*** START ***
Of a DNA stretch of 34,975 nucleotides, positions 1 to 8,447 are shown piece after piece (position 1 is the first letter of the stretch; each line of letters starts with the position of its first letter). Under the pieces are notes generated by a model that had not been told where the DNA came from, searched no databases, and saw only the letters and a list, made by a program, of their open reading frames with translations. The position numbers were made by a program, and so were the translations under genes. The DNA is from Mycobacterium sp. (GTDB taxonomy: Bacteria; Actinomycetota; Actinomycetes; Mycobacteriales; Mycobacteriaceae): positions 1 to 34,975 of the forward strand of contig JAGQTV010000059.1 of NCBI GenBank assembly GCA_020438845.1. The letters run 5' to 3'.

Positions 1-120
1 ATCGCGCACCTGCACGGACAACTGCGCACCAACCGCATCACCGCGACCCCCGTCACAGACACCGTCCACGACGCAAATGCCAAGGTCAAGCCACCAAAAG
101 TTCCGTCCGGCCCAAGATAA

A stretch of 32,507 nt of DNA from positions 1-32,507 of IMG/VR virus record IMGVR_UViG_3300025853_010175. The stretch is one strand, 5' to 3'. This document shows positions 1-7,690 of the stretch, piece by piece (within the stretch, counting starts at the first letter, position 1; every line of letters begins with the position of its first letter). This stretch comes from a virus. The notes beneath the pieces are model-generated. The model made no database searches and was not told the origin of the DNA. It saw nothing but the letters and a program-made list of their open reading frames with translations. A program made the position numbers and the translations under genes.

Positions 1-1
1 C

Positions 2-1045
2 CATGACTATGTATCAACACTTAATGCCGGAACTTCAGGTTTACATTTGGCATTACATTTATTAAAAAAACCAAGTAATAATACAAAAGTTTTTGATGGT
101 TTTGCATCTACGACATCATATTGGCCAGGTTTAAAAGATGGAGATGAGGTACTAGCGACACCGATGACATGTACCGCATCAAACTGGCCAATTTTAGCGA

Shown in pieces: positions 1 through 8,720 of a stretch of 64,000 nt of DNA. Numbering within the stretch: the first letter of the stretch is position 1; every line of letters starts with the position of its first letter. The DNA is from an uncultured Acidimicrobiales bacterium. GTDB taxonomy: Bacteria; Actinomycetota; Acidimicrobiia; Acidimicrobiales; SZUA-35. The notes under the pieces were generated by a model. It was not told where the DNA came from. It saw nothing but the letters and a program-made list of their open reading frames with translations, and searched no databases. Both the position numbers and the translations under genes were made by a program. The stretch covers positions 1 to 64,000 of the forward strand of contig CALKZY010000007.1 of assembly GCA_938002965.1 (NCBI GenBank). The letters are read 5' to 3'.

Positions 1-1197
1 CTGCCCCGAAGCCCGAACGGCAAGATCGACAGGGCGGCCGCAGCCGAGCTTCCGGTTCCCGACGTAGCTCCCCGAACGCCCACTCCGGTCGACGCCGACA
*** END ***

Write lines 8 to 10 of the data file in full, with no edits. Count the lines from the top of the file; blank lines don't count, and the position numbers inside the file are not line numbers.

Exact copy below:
Positions 2-1045
2 CATGACTATGTATCAACACTTAATGCCGGAACTTCAGGTTTACATTTGGCATTACATTTATTAAAAAAACCAAGTAATAATACAAAAGTTTTTGATGGT
101 TTTGCATCTACGACATCATATTGGCCAGGTTTAAAAGATGGAGATGAGGTACTAGCGACACCGATGACATGTACCGCATCAAACTGGCCAATTTTAGCGA